Saturday, July 21, 2012

The Aurora Massacre, Violence, and the Sick Society

I think my country, the United States, is a rather militaristic and violent society generally, from the military industrial complex and the national security state, through popular films, video games, television shows, and even sports (e.g., boxing, ultimate fighting). Violence is ubiquitous, and it is not all “gun” violence (and Chris Bertram has pointed out that while ‘the murder rate might have declined in the US since the mid-70s…spree killing seems to have taken off in the 1980s and not to have happened much before then.’). And of course not everyone who has been exposed to real or virtual violence is affected in the same way, and there’s the rub. The wide variety of personalities or temperaments and character types, combined with genetic inheritance and socialization processes, leaves some individuals more prone to being affected by such things than others: they’re intrinsically vulnerable we might say (and that vulnerability is frequently expressed in symptoms of mental illness). Of course it is hard to identify just who are such individuals, but often, especially in intimate social interactions, people have hunches, suspicions, concerns, and so forth, which they may or may not act upon owing to, among other things, not wanting to get involved, uncertainty, or fear, for example.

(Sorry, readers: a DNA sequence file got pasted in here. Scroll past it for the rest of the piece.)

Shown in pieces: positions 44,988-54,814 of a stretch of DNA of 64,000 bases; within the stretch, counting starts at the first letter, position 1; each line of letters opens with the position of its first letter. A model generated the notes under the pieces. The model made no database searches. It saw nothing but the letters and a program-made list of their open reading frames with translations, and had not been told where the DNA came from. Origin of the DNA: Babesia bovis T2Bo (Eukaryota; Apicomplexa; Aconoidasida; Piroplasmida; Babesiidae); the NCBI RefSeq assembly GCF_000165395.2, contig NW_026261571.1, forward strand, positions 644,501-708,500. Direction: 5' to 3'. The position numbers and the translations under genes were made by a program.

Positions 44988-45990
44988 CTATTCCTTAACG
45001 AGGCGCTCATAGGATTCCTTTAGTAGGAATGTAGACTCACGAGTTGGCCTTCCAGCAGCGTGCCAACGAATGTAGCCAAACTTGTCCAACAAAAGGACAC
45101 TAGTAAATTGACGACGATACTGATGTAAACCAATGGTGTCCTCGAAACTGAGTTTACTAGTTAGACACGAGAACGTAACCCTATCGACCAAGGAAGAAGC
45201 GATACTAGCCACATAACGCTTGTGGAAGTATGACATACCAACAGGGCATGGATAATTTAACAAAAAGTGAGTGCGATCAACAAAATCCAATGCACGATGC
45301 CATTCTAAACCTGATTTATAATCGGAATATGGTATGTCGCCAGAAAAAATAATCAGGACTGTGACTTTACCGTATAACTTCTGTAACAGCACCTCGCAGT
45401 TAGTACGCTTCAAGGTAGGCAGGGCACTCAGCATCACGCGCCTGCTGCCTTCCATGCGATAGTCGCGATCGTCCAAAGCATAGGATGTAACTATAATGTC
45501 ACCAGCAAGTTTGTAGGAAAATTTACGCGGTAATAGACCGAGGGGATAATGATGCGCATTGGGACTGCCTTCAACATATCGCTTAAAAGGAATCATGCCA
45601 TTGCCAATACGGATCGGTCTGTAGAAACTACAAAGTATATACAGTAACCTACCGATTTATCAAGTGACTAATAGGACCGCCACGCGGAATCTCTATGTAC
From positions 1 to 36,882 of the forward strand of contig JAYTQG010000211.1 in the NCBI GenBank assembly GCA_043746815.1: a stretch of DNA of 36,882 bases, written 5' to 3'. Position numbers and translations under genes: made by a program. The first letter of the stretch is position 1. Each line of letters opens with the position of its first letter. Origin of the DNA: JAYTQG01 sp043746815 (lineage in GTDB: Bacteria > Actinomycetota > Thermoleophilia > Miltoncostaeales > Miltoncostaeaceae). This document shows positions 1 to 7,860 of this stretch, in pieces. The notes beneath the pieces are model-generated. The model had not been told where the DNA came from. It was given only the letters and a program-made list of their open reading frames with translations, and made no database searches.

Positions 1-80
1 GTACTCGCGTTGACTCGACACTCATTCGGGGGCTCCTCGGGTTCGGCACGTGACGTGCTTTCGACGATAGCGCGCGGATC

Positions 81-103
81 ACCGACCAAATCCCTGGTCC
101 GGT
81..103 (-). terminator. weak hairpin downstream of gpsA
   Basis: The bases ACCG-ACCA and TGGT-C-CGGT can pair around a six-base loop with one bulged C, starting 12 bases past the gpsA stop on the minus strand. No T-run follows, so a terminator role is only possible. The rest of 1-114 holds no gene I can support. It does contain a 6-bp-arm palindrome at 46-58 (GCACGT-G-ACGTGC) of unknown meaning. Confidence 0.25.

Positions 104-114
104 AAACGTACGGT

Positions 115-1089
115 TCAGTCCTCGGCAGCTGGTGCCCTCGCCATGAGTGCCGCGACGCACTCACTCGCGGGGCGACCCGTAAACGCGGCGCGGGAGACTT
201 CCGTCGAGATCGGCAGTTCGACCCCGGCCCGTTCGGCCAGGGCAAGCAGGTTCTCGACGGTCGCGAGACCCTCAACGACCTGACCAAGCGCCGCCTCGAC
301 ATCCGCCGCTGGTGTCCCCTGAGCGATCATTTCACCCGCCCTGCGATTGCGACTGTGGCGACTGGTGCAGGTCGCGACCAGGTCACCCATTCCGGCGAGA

Recent reports state that the shooter in this case, one James Holmes, “was shy, well-mannered and highly intelligent and showed no signs of someone about to erupt.” That may very well be true, and I’m not going to engage in an armchair diagnosis except to note that it does appear that few if any individuals were very close—intimate friends—with Holmes. Perhaps Holmes’ “character armour” (Wilhelm Reich) was such that he did not express his true feelings around those who knew him socially, or perhaps he was adept at repression. Whatever the explanation, and this is sheer speculation, I would not be surprised to learn the fact that he “had begun the process of withdrawing from the [doctoral] program [in neuroscience at the University of Colorado Denver Anschutz Medical Campus] last month was some sort of “tipping point” or causal variable here, especially if much of his personal identity was wrapped up in the career path of a promising neuroscientist: “It is not clear what triggered his decision to drop out, although some reports suggested he was having troubles with his studies.” As I mention below, there can be a fine line or porous boundary between simple depression, dispositional sadness, anxiety or insecurity, anger or rage, and other normal psychological phenomena and pathological signs and symptoms. All of this takes place in the socio-cultural shadow of a mental health system that is, simply, a mess, in part as a result of “de-institutionalization,” which had some perverse effects probably not anticipated by those who successfully advocated several decades ago for (in some measure necessary) changes in mental health care and treatment.